He is taken by their appearance, and it seems that he has had this problem before, since he has "known them already. Prufrock is in a life or death situation, between heaven and hell.
The sense of time, time, time, presses upon the reader, and the repetition of the world in fact makes the reader more conscious of the passing of the minutes, rather than less. He could be anywhere, we are not told where he is. Eliot was a great believer in using both traditional and innovative poetic techniques and devices in his work and this poem reflects this belief.
This is why the poem is so significantly argued over: He seemed to represent thwarted desires and modern disillusionment.
Despite the fact that time is rushing in the last stanza, here time has slowed down; nothing has changed, nothing is quick. There is no way to distinguish between actual movement and imaginary movement. An astute reader might point out that his existence, as it is expressed in the poem, is not much different, but for one thing: And should I then presume?
Once more, there is the fragmentation of people, the idea that everyone but Prufrock is a ghostly reimagining, the only thing that he allows himself to think of, the only important thing to Prufrock.
The quotation that Eliot did choose comes from Dante also. I have seen them riding seaward on the waves Combing the white hair of the waves blown back When the wind blows the water white and black.
This shifting, repetitive poem is a parody of a love song; it flows then stumbles and hesitates its way through the life of a middle aged male who can't decide where he stands in the world.
A Guide to the Selected Poems of T. The poem is set as a monologue, since the speaker refers to a listener in the opening line as "you: Have known the evenings, mornings, afternoons, I have measured out my life with coffee spoons; I know the voices dying with a dying fall Beneath the music from a farther room.
While it also serves to remind the reader of the setting, this phrase stops the poem in mire. David Spurr wrote, on these lines in particular: Composition and publication history[ edit ] T.
Traces of Kipling appear in my own mature verse where no diligent scholarly sleuth has yet observed them, but which I am myself prepared to disclose.
His use of an epigraph heightens the reward and demonstrates that J. Ma perciocche giammai di questo fondo Non torno vivo alcun, s'i'odo il vero, Senza tema d'infamia ti rispondo.
Should I, after tea and cakes and ices, Have the strength to force the moment to its crisis? Alfred Prufrock" also shares many of the characteristics of modernism.
Dante faces the spirit of one hellbound Guido da Montefeltro, a false advisor, and the two trade questions and answers. Here, the subjects undergoing fragmentation and reassembly are mental focus and certain sets of imagery; in The Waste Land, it is modern culture that splinters; in the Four Quartets we find the fragments of attempted philosophical systems.
Prufrock is in a life or death situation, between heaven and hell. But who can blame him? Would it have been worth while If one, settling a pillow or throwing off a shawl, And turning toward the window, should say: He is both ditherer and dreamer, a split personality who procrastinates, who is caught between fantasy and reality.
Let us go then, you and I, When the evening is spread out against the sky Like a patient etherized upon a table; Let us go, through certain half-deserted streets, The muttering retreats Of restless nights in one-night cheap hotels And sawdust restaurants with oyster-shells: Shall I part my hair behind?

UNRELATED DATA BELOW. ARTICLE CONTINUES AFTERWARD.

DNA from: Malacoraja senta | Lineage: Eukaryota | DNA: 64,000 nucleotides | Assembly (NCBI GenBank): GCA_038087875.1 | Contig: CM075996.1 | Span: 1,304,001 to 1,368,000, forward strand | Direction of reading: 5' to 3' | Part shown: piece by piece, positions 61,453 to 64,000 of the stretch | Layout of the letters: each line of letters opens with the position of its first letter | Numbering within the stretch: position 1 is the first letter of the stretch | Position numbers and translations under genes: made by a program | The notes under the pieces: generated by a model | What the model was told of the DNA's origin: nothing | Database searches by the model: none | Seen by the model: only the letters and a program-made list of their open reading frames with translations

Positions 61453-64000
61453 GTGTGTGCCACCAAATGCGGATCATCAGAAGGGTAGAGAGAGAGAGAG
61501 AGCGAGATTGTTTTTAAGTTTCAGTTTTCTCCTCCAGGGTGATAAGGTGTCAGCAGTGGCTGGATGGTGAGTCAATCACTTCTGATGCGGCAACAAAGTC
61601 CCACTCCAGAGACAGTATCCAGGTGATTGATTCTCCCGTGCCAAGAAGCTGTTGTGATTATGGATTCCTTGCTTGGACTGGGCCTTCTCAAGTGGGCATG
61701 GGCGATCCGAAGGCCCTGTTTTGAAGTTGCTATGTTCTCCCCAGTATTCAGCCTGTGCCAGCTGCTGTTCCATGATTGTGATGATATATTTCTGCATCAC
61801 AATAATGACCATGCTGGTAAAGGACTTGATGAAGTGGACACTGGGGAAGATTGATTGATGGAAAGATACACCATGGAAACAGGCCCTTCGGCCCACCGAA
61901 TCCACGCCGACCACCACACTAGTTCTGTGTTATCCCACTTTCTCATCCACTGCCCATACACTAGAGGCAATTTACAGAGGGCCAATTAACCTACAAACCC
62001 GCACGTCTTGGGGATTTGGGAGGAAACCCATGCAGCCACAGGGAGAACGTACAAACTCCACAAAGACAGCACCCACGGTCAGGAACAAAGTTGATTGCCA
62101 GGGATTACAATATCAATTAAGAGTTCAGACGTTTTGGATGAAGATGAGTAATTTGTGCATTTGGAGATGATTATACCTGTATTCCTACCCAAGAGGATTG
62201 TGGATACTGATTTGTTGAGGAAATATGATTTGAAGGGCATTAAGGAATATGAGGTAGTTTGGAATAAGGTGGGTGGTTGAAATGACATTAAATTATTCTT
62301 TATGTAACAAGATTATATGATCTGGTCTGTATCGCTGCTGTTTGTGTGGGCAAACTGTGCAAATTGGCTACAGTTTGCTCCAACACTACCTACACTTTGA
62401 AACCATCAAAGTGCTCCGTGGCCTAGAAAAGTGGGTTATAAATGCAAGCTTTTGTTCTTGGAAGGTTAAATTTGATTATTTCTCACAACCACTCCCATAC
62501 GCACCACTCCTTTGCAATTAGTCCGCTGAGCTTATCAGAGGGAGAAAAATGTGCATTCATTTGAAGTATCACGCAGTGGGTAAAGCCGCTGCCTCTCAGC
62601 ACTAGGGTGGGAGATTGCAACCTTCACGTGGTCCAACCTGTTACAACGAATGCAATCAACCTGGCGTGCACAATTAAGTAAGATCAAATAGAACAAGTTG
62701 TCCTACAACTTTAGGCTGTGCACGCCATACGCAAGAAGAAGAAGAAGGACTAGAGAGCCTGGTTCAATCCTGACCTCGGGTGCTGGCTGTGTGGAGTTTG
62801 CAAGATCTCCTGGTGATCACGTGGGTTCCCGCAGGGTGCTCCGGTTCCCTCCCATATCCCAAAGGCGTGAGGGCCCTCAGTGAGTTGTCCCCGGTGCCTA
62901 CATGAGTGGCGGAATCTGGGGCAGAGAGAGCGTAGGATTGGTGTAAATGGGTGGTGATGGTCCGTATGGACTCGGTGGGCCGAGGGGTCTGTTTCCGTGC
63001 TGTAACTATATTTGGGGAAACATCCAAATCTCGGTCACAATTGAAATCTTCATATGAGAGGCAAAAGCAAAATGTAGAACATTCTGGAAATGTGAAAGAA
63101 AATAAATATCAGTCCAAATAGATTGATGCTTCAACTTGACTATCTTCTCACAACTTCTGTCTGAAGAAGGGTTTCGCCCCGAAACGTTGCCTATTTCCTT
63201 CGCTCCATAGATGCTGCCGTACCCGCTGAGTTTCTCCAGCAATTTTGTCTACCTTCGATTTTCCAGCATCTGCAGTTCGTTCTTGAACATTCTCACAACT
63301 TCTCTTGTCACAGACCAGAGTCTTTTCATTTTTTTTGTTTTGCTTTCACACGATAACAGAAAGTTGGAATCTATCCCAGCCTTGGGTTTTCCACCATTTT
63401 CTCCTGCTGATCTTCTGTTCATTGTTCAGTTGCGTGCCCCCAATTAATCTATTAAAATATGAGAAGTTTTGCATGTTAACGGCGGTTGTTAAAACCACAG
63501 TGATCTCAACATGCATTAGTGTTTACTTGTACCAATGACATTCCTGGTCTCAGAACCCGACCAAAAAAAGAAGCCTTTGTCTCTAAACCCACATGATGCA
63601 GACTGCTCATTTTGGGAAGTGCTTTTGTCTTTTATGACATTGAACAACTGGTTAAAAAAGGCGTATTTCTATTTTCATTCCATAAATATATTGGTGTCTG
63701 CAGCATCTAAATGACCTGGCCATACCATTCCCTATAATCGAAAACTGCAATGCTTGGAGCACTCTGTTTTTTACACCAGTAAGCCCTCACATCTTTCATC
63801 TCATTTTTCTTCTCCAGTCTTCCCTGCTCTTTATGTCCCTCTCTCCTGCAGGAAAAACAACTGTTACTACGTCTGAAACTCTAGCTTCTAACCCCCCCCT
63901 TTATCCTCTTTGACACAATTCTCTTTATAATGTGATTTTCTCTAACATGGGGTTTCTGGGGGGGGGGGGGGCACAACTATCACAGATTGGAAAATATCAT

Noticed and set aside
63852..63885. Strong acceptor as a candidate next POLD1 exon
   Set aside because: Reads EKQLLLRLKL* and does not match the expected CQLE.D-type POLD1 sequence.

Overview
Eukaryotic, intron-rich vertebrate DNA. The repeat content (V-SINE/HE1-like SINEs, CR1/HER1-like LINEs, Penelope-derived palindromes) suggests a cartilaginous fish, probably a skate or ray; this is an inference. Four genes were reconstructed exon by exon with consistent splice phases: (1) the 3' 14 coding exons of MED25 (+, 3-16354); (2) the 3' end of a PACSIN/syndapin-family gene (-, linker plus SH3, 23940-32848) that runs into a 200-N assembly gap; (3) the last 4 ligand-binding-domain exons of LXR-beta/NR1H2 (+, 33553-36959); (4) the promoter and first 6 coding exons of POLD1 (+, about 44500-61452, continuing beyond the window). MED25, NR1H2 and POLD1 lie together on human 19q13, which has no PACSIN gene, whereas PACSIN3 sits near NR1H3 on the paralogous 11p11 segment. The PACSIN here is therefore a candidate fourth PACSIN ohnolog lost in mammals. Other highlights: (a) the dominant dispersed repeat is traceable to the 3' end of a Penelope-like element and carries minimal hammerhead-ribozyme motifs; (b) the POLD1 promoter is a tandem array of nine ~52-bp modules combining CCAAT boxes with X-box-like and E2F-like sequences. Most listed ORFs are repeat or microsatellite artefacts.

The anonymous reviewer wrote: First, they are the utterances of a specific individual not the poet at a specific moment in time. I shall wear white flannel trousers, and walk upon the beach.
The initial reception to The Love Song of J. Shall I say, I have gone at dusk through narrow streets And watched the smoke that rises from the pipes Of lonely men in shirt-sleeves, leaning out of windows?
Streets that follow like a tedious argument Of insidious intent To lead you to an overwhelming question… Oh, do not ask, "What is it?
For I have known them all already, known them all: I shall wear white flannel trousers, and walk upon the beach. Poems —, vide supra. The questions in the poem concern meaning in the face of mortality.A summary of “The Love Song of J. Alfred Prufrock” in T.
S. Eliot's Eliot’s Poetry. Learn exactly what happened in this chapter, scene, or section of Eliot’s Poetry and what it means. Perfect for acing essays, tests, and quizzes, as well as for writing lesson plans. In The Love Song of J. Alfred Prufrock, T. S. Eliot reveals the thoughts and feelings of the poem’s subject, Prufrock, in a way that Prufrock could not have articulated himself, since it is the poem’s objective to illustrate Prufrock’s insecurity.
In poems like "The Waste Land," Eliot takes the time-honored principle of literary name-dropping to a whole new level. The poem has footnotes, for Pete’s sake!
"Prufrock" gives only a sample. "The Love Song of J. Alfred Prufrock" by T. S.
Eliot is one of most widely anthologized poems of the twentieth century. Upon reading the poem, this fact does not at all seem surprising. At first glance, the poem is extremely cryptic in its meaning and message. "The Love Song of J. Alfred Prufrock", commonly known as "Prufrock", is the first professionally published poem by American-born, British poet T.
S. Eliot (–). Eliot began writing "Prufrock" in Februaryand it was first published in the June issue of Poetry: A Magazine of Verse  at the instigation of Ezra Pound (–).Pages: 6 ( printing), 8 ( printing).
The Love Song of J. Alfred Prufrock Questions and Answers. The Question and Answer section for The Love Song of J. Alfred Prufrock is a great resource to ask questions, find answers, and discuss the novel.Download